European researchers have developed argumentative agent technology that relies on artificial intelligence to make reasoned decisions. The project, known as the Argugrid project, can browse the Internet for a certain product, evaluate prices, and compare quality or shipping times. The agents can enter into negotiations with other agents representing other parties in the online marketplace and haggle with them to make the best deal. "You might describe them as proxies for companies and people in electronic marketplaces," says Imperial College London's Francesca Toni. Argumentative agents represent a solution to the problem of needing faster, cheaper, more efficient electronic marketplace transactions. The system uses a peer-to-peer framework known as PLATON and an integrated distributed platform known as GOLEM, which supports the software agents. Although the underlying software uses several different, complex technologies, the argumentative processes are simple for users to understand. Rather than using mathematics and numbers to evaluate products, Argugrid uses text-based arguments. "People can follow and understand what is going on at any stage of the process," Toni says. "If they wanted to it would also be possible for them to intervene and provide their own input to the decision-making and negotiating processes." The agents also can evaluate the trustworthiness of potential business partners. The Argugrid team suggests the system can be used for other purposes such as earth observation and evaluating customer needs.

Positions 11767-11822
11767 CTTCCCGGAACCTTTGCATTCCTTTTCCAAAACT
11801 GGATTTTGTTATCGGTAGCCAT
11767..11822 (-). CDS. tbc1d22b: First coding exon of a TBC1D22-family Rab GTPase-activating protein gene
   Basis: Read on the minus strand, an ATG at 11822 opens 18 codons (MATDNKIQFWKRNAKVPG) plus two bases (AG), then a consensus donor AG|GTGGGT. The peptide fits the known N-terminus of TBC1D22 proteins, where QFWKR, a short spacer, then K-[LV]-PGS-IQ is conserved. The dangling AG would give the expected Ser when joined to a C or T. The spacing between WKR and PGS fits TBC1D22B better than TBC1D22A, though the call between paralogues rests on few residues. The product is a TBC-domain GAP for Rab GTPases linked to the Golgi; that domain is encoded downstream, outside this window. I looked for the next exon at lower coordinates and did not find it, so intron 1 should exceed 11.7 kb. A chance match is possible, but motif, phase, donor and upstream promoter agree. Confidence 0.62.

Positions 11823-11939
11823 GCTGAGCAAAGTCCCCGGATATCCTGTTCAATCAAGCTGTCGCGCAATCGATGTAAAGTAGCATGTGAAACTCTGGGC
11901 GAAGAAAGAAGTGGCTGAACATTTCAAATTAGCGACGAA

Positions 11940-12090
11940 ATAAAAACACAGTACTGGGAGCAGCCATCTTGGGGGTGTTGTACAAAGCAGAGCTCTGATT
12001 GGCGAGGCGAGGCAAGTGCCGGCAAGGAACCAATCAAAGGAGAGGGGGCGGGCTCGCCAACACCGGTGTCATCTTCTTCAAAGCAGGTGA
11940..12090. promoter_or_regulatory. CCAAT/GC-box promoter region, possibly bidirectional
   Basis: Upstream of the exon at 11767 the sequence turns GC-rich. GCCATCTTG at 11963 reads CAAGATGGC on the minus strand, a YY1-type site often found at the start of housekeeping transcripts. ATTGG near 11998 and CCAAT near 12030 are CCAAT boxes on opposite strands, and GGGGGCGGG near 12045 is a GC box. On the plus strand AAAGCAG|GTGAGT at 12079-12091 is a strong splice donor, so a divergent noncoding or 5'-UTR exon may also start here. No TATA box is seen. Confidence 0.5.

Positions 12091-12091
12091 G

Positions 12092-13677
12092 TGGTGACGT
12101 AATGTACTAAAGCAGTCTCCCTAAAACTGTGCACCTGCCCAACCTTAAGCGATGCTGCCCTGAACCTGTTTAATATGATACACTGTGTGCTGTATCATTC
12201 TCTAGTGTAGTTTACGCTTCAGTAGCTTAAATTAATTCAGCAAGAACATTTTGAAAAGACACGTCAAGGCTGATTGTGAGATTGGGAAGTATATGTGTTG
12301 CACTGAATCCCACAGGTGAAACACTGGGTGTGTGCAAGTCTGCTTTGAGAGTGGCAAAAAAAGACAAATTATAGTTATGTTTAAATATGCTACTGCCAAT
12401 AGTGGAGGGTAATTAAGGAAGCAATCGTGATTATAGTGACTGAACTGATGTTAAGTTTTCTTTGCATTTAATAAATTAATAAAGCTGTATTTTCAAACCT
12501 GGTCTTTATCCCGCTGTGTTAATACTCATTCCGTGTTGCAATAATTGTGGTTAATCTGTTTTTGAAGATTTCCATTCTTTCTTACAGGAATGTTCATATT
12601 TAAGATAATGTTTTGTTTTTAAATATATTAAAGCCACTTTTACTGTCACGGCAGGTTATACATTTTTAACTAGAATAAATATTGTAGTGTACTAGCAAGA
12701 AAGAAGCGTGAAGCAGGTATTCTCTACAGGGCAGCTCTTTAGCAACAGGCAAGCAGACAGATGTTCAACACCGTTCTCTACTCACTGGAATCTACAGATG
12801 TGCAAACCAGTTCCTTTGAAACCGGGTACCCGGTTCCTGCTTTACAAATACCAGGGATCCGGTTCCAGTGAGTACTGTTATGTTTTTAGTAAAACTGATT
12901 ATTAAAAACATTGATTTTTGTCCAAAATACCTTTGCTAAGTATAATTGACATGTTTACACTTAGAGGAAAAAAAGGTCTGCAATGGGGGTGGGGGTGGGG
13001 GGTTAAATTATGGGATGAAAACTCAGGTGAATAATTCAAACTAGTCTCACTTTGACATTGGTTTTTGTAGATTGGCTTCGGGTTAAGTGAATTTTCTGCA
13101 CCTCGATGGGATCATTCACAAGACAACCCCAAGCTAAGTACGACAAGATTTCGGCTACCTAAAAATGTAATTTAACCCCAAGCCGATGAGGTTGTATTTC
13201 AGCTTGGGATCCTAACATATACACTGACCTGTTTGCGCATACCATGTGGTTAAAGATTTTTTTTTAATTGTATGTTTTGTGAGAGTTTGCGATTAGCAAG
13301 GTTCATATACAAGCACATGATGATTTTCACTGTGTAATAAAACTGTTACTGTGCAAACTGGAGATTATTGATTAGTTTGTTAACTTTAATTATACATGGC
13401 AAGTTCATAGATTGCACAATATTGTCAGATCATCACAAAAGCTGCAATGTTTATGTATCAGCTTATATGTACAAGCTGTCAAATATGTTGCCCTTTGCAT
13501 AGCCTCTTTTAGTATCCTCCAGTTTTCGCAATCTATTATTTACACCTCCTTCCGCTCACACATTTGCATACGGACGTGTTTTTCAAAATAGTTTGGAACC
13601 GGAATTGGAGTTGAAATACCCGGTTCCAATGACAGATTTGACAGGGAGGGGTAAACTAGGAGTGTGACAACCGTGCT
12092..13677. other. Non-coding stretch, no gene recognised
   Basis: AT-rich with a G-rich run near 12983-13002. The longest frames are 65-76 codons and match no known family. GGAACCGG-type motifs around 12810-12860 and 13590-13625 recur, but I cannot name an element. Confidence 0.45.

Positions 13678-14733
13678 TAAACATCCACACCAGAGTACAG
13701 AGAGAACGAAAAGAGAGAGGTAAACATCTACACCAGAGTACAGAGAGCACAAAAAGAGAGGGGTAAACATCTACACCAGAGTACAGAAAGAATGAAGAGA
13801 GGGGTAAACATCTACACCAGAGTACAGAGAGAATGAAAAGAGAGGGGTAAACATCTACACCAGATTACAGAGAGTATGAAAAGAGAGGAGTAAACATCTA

Smartphones Help Collect Data on Malaria Cases in Remote Uganda
Computerworld (01/08/10) Weiss, Todd R.
The Uganda Malaria Surveillance Project (UMSP) is an effort to fight outbreaks of malaria in Uganda by tracking cases in remote regions using a combination of smartphones, a modern relational database, and remote-access software. Nine smartphones deployed at rural data collection centers are used to wirelessly transmit information on patients, malaria incidence rates, and the impact of interventions to a central server in the Ugandan capital of Kampala. There, the information is fed into the main malaria project data center. The remote-access software, LogMeIn Rescue, enables Kampala-based UMSP staffers to instantly and securely retrieve the collected data from the smartphones in the field. The program was installed on the smartphones, and a single handset was deployed to each of the nine remote data collection sites. This enables data-entry workers in each facility to copy their collected malaria database file information onto a MicroSD card and plug it into the phone. Once the phones are activated, the devices can send the data to the central Kampala server. Ruth Kigozi, the monitoring and evaluation coordinator for the malaria tracking program in Kampala, says the collection and analysis of malaria data in Uganda has been transformed with the smartphone deployment. "Data is received within the first week of the current month, providing for timely analysis and dissemination," she says.
Pi Calculated to 'Record Number'
BBC News (01/06/10) Palmer, Jason